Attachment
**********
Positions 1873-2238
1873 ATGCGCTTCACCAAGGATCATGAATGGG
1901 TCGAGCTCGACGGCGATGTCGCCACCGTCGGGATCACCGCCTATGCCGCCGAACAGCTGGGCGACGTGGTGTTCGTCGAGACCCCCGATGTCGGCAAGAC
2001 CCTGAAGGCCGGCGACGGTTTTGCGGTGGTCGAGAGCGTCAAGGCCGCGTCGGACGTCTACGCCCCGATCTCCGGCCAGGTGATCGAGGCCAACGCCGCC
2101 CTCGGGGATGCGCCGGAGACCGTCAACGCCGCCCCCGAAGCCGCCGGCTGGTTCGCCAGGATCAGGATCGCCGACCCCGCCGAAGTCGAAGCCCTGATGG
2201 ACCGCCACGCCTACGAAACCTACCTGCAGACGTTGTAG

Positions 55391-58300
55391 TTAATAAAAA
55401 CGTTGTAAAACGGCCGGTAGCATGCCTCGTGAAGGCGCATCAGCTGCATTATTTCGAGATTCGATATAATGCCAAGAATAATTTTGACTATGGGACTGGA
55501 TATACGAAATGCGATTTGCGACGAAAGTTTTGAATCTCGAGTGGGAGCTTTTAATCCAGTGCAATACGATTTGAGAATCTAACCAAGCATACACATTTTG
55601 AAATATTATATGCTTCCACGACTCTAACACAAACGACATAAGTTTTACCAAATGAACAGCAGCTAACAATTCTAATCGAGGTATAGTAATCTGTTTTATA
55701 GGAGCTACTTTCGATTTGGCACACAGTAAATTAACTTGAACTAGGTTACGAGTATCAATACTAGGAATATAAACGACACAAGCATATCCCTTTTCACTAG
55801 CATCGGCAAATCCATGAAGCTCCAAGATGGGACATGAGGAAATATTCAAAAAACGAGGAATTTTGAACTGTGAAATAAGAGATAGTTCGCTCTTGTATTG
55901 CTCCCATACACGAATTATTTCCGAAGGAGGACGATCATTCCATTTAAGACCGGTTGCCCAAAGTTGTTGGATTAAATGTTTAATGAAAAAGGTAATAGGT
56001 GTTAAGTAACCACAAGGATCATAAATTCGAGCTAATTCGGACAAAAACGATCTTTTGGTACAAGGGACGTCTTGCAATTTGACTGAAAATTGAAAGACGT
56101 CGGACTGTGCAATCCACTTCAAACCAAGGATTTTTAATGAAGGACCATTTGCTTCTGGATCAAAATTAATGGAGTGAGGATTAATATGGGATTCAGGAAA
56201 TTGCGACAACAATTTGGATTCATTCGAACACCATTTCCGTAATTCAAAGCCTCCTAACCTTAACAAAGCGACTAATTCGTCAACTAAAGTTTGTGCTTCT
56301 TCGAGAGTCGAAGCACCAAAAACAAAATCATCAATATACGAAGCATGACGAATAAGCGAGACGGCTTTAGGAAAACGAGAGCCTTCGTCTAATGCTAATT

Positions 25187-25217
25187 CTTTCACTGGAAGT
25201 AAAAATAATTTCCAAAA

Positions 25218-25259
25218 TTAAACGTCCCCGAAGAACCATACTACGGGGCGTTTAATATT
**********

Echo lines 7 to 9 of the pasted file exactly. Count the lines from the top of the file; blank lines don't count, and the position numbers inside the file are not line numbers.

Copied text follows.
Positions 55391-58300
55391 TTAATAAAAA
55401 CGTTGTAAAACGGCCGGTAGCATGCCTCGTGAAGGCGCATCAGCTGCATTATTTCGAGATTCGATATAATGCCAAGAATAATTTTGACTATGGGACTGGA